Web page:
An initiative of :
Wageningen University, 2003
Foods have two main functions, i.e. they provide nutrition and an occasion for a pleasurable social event. Both functions are fulfilled only if a food is actually consumed. A food composed of the nutritional elements required for an optimal diet that is unattractive and thus not consumed provides no nutrition. Flavouring systems are of vital importance in savoury food manufacturing. Many industrially prepared foods are particularly attractive to potential consumers primarily because of their typical flavours. Therefore it's no surprise that the food industry dealing with these product segments shows great interest in the use of food or food ingredients carrying the typical umami taste and flavour enhancement systems. Flavourings can play an important nutritional role, particularly in foods that are not very flavourful, by providing the needed appeal (Löliger, 2000).
Monsodium glutamate also known as MSG, Ve-tsin or E621 is a frequently used flavour enhancer in foods. Originally it comes from the Far East, but nowadays it is used in many products. Monosodium glutamate is a controversial additive. Many people claim health problems after eating MSG, on the other hand clinical studies give no reason for concern.
The aim of this report is to give an accurate overview of the knowledge on monosodium glutamate examining scientific literature and reviewing MSG claims on the internet.
In chapter 2 a general explanation on monosodium glutamates will be given, describing what monosodium glutamate is and the function and use of monosodium glutamate in food. In chapter 3 a safety evaluation of monosodium glutamate will be made as reported in scientific literature.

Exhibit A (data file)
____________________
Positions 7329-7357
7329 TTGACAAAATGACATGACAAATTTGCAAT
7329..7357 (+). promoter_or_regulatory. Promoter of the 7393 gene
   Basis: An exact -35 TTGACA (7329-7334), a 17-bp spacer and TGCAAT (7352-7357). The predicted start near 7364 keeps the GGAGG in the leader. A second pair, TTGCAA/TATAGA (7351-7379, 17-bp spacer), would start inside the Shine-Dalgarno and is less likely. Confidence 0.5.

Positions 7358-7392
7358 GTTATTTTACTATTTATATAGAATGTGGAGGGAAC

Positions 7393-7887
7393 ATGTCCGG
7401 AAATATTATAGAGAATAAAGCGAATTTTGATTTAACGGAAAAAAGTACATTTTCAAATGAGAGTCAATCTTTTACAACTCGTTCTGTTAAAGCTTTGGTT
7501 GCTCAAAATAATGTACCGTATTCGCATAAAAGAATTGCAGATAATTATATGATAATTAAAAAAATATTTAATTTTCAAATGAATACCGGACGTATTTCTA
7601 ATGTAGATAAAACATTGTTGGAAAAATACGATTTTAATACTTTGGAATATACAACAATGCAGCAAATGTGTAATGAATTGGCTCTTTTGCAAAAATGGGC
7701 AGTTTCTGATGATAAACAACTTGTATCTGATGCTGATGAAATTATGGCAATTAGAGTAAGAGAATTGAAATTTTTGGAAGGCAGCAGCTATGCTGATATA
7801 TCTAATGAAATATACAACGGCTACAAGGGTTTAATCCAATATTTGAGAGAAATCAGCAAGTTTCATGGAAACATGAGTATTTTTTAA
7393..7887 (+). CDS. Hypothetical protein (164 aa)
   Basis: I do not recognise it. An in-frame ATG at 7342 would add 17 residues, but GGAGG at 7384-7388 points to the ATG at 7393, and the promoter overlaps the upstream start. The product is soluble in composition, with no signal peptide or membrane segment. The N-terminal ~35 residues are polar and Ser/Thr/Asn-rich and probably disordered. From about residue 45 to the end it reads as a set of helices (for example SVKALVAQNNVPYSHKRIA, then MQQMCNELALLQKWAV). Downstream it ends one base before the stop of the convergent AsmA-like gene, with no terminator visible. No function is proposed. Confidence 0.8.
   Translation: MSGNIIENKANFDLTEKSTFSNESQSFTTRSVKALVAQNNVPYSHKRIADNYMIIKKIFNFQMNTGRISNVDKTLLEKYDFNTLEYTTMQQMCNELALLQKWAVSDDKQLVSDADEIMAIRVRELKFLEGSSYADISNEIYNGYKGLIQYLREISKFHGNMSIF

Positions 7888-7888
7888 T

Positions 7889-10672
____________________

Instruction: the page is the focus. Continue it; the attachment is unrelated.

In chapter 4 the influence of MSG labelling on consumer ratings will be described and consumer claims as found on the internet will be described. In the conclusion a balance of the perceptions found in the previous chapters will be summarised.
Monosodium glutamate (MSG) is the sodium salt of the amino acid glutamic acid (Figure 1, Löliger, 2000). Glutamic acid or glutamate is one of the most common amino acids found in nature. It is the main component of many proteins and peptides, and is present in most tissues. It is made commercially by the fermentation of molasses, but exists in many products made from fermented proteins, such as soy sauce and hydrolysed vegetable protein. Glutamate is also produced in the body and plays an essential role in human metabolism (IFIC, 1994) .
Figure 1. Chemical structure of Monosodium Glutamate (Löliger, 2000).
Virtually every food contains glutamate. It is a major component of many protein-rich food products such as meat, fish, milk and some vegetables. However, only the free form of glutamic acid or glutamates has an effect on the glutamate receptors. When bound to other amino acids in a protein, it does not stimulate glutamate receptors. They become partially free during processing, thereby accentuating their characteristic flavour properties (Löliger, 2000).
The level of glutamates and free amino acids increases considerably after ripening or seasoning of certain foods. Especially certain cheeses (such as Parmesan cheese) due their taste and texture to long ripening, which increases the presence of amino acids (among which glutamate). Free glutamates exist in certain cheeses, in tomato products, and in soy sauce. These products are often used to enhance the flavour of meat dishes. Proteins can be hydrolysed by heat, releasing free glutamates. Cooked meats, especially grilled meats, get some of their taste from free glutamates. In table 1 an overview is given of the natural glutamate content of fresh food (mg/100g food), present in the bound form to a protein (Institute of Food Technologists, 1987).
Table 1 . Natural glutamate content of fresh food. The values are expressed in mg/100g food (Institute of food technologists, 1987)
The tongue is sensitive to five flavours -- salt, sweet, bitter, sour, and " umami ” in the Japanese language, the taste of MSG. There is no analogous word to describe this taste quality in the English language. “Umami” is used by the Japanese to describe the taste of MSG as well as the meaty taste of certain fish and broth (Schiffman, 2000). The substances which constitute the umami taste can be divided in two main groups: one is the a-amino acid group, represented by monosodium glutamate and the other is the 5'-nucleotid group, represented by inosine 5'-monophosphate (IMP) and guanosine mono phosphate (GMP) and their derivatives (Papi, 2003).
Food palatability increases with appropriate concentrations of MSG (Halpern, 2000).